Knowing if your liver and your skin health are linked depends on a few factors. The thing with our liver health is that it’s not the most obvious thing to diagnose. 

Medical research published by Elsevier interprets acute and chronic liver disease to manifest on the skin. The signs can be subtle, such as slight finger clubbing to jaundice. Recognising these unfamiliar signs earlier can lead to faster diagnoses and better care. 

Here are a few examples of when skin conditions are a result of liver disease:

Skin lesions for chronic liver disease

We can link some origins of chronic liver disease to various skin lesions. These common conditions include jaundice, spider nevi, leuconychia and finger clubbing.

Palmar erythema, rosacea, “paper-money” skins and rhinophyma are other noteworthy features. Sometimes these can be overlooked by your GP because the link between your skin and your liver is not always clear with these conditions.

Skin lesions for primary biliary cirrhosis (PBC)

Characterised by yellow growths on or near the eyelids, xanthelasma is a skin condition resulting from PBC when cholesterol builds up under the skin. Sometimes this is due to the liver not processing and managing cholesterol levels.

The National Library of Medicine (NLM) has published a journal stating the connection between PBC and hypercholesterolemia. The medical journal describes, “Hypercholesterolaemia, a major modifiable risk factor for cardiovascular disease in the general population, occurs in 75%–95% of individuals with PBC.”

The result of this connection can develop skin conditions such as xanthelasmas and cutaneous xanthomas. Other conditions associated with PBC include sicca syndrome, vitiligo, melanosis and xerodermia.

Skin lesions for alcohol-related liver disease

Protein-energy malnutrition resulting from alcohol consumption is known to cause cases of facial lipodystrophy. This process occurs in extreme cases of alcoholism due to alcohol dominating the individual’s calorie intake.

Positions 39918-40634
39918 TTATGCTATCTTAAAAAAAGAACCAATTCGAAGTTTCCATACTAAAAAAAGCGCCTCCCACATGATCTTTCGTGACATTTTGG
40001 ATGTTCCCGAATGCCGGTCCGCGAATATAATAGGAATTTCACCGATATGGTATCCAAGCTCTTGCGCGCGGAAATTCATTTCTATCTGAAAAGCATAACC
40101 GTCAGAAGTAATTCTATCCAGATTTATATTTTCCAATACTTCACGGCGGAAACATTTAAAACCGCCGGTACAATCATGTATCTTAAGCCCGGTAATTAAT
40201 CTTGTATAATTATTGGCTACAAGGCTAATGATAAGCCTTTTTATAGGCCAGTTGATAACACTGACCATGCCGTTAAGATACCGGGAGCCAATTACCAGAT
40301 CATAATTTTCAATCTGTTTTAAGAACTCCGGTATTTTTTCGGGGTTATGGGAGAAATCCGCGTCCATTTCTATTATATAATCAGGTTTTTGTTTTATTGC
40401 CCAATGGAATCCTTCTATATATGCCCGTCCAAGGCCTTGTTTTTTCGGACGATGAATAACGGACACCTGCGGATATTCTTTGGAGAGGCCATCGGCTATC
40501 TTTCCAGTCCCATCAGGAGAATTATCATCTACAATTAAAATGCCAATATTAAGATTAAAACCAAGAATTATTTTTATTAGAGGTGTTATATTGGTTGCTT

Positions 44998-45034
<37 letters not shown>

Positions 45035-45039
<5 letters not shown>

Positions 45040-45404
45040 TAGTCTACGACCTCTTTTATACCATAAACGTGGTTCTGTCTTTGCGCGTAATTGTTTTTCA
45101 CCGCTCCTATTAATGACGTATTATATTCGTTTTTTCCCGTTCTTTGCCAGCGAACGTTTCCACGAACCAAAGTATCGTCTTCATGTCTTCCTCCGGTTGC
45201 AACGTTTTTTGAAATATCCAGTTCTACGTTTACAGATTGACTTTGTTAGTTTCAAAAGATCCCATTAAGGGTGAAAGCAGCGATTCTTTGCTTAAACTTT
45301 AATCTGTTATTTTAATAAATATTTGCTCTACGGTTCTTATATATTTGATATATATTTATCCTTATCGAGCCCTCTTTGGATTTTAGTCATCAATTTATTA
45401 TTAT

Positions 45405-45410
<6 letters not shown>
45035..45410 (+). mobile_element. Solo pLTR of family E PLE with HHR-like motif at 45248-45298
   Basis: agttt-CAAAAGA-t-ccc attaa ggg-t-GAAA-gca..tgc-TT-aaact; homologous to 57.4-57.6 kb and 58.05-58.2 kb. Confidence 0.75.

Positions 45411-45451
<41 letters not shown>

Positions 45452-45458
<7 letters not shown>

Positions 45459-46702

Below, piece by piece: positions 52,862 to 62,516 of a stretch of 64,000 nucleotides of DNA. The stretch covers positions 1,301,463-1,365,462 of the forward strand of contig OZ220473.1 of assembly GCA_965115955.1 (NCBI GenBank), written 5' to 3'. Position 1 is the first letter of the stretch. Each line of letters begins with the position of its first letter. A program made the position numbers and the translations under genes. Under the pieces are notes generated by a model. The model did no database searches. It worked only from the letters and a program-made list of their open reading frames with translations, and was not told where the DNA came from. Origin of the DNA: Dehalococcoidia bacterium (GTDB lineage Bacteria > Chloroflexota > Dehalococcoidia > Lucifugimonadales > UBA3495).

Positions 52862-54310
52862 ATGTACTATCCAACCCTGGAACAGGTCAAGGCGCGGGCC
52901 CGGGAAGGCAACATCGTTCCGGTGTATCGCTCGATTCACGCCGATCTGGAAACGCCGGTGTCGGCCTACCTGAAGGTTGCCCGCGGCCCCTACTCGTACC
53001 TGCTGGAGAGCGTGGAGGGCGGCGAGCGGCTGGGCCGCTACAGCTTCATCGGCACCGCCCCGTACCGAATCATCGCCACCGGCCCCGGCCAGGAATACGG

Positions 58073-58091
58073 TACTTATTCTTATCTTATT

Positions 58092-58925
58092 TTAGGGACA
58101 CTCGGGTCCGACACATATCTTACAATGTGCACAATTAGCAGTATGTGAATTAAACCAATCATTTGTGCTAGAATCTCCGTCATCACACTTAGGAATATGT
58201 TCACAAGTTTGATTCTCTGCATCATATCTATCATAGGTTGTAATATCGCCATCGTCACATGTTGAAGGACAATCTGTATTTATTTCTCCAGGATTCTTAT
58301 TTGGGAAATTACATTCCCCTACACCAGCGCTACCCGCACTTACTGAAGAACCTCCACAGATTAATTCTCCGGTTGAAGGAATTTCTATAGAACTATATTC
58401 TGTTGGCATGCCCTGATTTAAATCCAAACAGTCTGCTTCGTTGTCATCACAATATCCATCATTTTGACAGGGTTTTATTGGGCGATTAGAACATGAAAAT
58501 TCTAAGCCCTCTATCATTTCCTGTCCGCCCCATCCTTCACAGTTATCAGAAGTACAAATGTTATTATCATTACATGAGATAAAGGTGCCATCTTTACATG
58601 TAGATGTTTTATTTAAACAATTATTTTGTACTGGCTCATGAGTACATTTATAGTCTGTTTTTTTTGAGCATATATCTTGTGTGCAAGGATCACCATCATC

Another alcohol-related liver disease condition is known as Dupuytren’s contracture. This condition sees the fingers of the individual bend towards the palm as the person loses the capability of straightening the affected fingers completely.

Skin lesions for viral hepatitis

Apparent in the latter stages of the disease, extrahepatic manifestations occur in one-third of people with hepatitis C. Cryoglobulinemia, polyarteritis nodosa, leukocytoclastic vasculitis, urticaria and porphyria cutanea tarda are other common skin conditions associated with viral hepatitis.

Skin lesions for hemochromatosis

Once termed “bronze diabetes”, the hemochromatosis condition occurs when too much iron is allowed to build in the body and is prevalent in the skin and liver. Too much iron is toxic in the body and will damage tissue and organ function.

According to the Centers for Disease Control and Prevention (CDC), a sign of hemochromatosis is bronze or grey skin colour.    

How to look after your liver for optimal function

Now we understand the health connection between your liver and your skin, how can we ensure that both remain in top condition? Let’s explore.

  1. Healthy lifestyle

Healthier lifestyle choices such as regular exercise, eating a well-balanced diet and drinking less alcohol are the right place to begin. Alongside incorporating these principles into your routine, you should also consider getting enough sleep, lowering your stress levels and spending more time in nature.

  1. Take the right liver supplements

Alongside your healthy lifestyle to support your liver and skin, we recommend taking supplements to improve and maintain your liver health. Some scientifically proven liver supplements include milk thistle, turmeric and artichoke leaf.

However, the one nutrient you can count on for liver health is glutathione. Naturally produced by the liver, glutathione helps build and repair tissue, metabolises proteins, and supports the immune system. Increasing your glutathione levels will help the liver function while encouraging the overall beauty of your skin.

Take an all-in-one supplement to support your liver and your skin

At de-liver-ance, we provide our plant-extract elixir as the complete liver supplement solution.

de-liver-ance contains multiple antioxidant properties and ingredients to support liver function and skin health. For more scientific insights into our Plant-Extract Elixir product, read more here.